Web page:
Pep Guardiola right man for Bayern Munich despite setback vs. Barcelona
After Bayern Munich lost to Barcelona 5-3 on aggregate in the Champions League semifinals, I guaran-damn-tee you that, somewhere out there, you will read something along these lines.
Pep Guardiola is a fraud. Bayern would be mad to give him a third season. That's two years in a row that his team get their rear ends handed to them in the semifinal, 3-10 on aggregate, are you kidding me?
Who cares if he won the Bundesliga? It's kinda hard not to win the Bundesliga, to be honest, when you manage Bayern. Every single guy who has managed the club in the past 19 years has won the title, except for Jurgen Klinsmann. This is a league where the second-place club is freaking Wolfsburg, a team with Bas Dost and Nicklas Bendtner sharing time up front.
It's a one-team league, especially now that Borussia Dortmund have imploded, and the only team is the one Pep is lucky enough to coach.
And guess what? It's getting worse. Bayern won the Treble before Pep's arrival. In his first season, they got the Double. This year it's just that measly German championship. Next season? Logical progression suggests it will be a big fat zero if they stick with Pep and his nonsense.
High line? Pressing? Weirdo formations with a jockey-sized fullback like Rafinha at center-half? Come on now. How about working on some defending so two otherwise fine centre-backs like Jerome Boateng and Mehdi Benatia aren't made to look like statues frozen in time?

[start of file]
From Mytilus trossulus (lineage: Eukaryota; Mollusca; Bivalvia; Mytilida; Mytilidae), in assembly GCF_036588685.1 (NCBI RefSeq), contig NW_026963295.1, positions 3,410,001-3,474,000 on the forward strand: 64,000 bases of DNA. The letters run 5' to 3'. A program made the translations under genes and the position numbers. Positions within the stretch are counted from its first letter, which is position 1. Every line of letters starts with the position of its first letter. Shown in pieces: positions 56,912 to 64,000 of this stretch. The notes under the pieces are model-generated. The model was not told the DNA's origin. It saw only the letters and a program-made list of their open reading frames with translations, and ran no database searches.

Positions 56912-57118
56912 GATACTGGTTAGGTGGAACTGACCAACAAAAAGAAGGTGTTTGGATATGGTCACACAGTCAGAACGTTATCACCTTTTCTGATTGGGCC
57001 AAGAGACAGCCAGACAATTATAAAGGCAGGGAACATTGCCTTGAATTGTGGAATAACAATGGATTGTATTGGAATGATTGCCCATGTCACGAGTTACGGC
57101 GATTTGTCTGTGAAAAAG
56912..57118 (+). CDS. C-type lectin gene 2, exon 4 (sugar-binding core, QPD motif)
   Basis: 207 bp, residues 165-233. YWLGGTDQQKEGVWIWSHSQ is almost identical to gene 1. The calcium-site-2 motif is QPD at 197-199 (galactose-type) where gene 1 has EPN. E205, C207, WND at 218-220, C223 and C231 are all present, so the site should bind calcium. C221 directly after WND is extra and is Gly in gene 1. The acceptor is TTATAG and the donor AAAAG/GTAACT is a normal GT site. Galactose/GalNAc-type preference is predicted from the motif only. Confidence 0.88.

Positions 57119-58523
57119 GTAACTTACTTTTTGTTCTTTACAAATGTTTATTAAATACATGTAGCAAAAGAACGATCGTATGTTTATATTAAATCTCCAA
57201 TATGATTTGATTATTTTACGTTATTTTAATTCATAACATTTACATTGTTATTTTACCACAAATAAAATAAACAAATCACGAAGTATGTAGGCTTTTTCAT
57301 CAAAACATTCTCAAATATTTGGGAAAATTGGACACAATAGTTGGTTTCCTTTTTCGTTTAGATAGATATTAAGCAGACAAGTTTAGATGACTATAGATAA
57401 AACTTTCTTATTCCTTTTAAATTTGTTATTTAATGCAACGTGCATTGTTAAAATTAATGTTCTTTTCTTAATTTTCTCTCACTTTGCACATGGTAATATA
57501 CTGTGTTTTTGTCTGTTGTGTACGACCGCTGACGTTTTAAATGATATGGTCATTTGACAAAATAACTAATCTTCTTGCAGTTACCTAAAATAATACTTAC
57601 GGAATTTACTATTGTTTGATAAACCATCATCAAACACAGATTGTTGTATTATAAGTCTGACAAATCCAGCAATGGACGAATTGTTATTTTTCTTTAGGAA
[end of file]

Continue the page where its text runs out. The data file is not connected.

Don't be fooled by this guy. Sure, Pep won some domestic and European silverware at Barcelona, but that was because he inherited a great team. After all, Frank Rijkaard won plenty at Barca as well, with some of the same players. What happened to him? His last gig was managing Saudi Arabia, who sacked him in 2013.
Ultimately, Pep is exposed because, simply put, he can beat up bad teams but struggles against good ones. Want proof? Witness his record against the teams currently in second to sixth place right now in the Bundesliga: Wolfsburg, Borussia Monchengladbach, Bayer Leverkusen, Augsburg and Schalke. Played 10, won 3, drew 3, lost 4, scored 10, conceded 12. A losing record.
Enough of the hype. Enough of the outdated tiki-taka. This emperor has no clothes.
That's fine. Defeat has consequences and they range from criticism to a boot to the backside.
Except once the air clears, you need to take a step back and ask yourself on what basis you should judge a manager.
The cliché that "results are everything" is downright foolish. Results, particularly in a low-scoring game such as football, are a function of many things, including chance and probability. This is especially true in knockout competitions.
It doesn't mean they're irrelevant -- we keep score for a reason, this isn't figure skating with judges subjectively awarding points -- but it does mean they are not the manager's work. They are merely a reflection of it. Think of the manager as an artist producing a painting and results as the reflection of that painting in a pool of water. Waves, ripples, pebbles ... all these things can affect what the painting looks like in reflection.
Guardiola has competed in six major trophies in his two years at Bayern. He won three of them and reached the final four of the other three before being knocked out: once on penalty kicks (by Borussia Dortmund in this season's German Cup semifinal) and twice by Spanish giants who were clearly a notch above over the two legs (Real Madrid last season, Barcelona this year).
He's not blameless and Bayern's performances in those two semis were disappointing. He did have mitigating circumstances, particularly this year when he took the pitch without Franck Ribery, Arjen Robben and David Alaba, all of whom were injured, but there's no question he bears a fair chunk of the responsibility.